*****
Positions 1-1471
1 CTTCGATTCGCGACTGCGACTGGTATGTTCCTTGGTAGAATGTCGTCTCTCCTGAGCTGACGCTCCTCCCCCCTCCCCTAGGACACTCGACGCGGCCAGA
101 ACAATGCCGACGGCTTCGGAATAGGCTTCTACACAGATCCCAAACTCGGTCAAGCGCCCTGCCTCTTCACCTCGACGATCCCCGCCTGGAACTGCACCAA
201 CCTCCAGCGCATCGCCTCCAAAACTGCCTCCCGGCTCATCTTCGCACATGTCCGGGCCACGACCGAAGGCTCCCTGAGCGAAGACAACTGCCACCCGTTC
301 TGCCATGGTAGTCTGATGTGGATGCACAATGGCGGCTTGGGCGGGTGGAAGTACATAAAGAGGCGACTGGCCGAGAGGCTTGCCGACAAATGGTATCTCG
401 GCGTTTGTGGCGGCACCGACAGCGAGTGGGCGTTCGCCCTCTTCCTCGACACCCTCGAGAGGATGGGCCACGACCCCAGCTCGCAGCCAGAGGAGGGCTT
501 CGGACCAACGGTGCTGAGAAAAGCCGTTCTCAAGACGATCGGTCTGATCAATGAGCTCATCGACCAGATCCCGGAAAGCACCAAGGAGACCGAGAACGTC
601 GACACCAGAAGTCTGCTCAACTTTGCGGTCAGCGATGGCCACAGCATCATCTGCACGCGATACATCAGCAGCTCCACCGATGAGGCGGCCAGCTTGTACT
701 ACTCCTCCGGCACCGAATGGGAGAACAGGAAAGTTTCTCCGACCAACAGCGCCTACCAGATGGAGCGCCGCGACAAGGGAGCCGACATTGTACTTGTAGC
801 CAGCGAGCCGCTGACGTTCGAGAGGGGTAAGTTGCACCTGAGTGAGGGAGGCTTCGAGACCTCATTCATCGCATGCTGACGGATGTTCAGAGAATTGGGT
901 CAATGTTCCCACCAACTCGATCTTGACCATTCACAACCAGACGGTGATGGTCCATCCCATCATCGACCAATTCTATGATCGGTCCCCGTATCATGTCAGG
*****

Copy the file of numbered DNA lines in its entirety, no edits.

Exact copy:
Positions 1-1471
1 CTTCGATTCGCGACTGCGACTGGTATGTTCCTTGGTAGAATGTCGTCTCTCCTGAGCTGACGCTCCTCCCCCCTCCCCTAGGACACTCGACGCGGCCAGA
101 ACAATGCCGACGGCTTCGGAATAGGCTTCTACACAGATCCCAAACTCGGTCAAGCGCCCTGCCTCTTCACCTCGACGATCCCCGCCTGGAACTGCACCAA
201 CCTCCAGCGCATCGCCTCCAAAACTGCCTCCCGGCTCATCTTCGCACATGTCCGGGCCACGACCGAAGGCTCCCTGAGCGAAGACAACTGCCACCCGTTC
301 TGCCATGGTAGTCTGATGTGGATGCACAATGGCGGCTTGGGCGGGTGGAAGTACATAAAGAGGCGACTGGCCGAGAGGCTTGCCGACAAATGGTATCTCG
401 GCGTTTGTGGCGGCACCGACAGCGAGTGGGCGTTCGCCCTCTTCCTCGACACCCTCGAGAGGATGGGCCACGACCCCAGCTCGCAGCCAGAGGAGGGCTT
501 CGGACCAACGGTGCTGAGAAAAGCCGTTCTCAAGACGATCGGTCTGATCAATGAGCTCATCGACCAGATCCCGGAAAGCACCAAGGAGACCGAGAACGTC
601 GACACCAGAAGTCTGCTCAACTTTGCGGTCAGCGATGGCCACAGCATCATCTGCACGCGATACATCAGCAGCTCCACCGATGAGGCGGCCAGCTTGTACT
701 ACTCCTCCGGCACCGAATGGGAGAACAGGAAAGTTTCTCCGACCAACAGCGCCTACCAGATGGAGCGCCGCGACAAGGGAGCCGACATTGTACTTGTAGC
801 CAGCGAGCCGCTGACGTTCGAGAGGGGTAAGTTGCACCTGAGTGAGGGAGGCTTCGAGACCTCATTCATCGCATGCTGACGGATGTTCAGAGAATTGGGT
901 CAATGTTCCCACCAACTCGATCTTGACCATTCACAACCAGACGGTGATGGTCCATCCCATCATCGACCAATTCTATGATCGGTCCCCGTATCATGTCAGG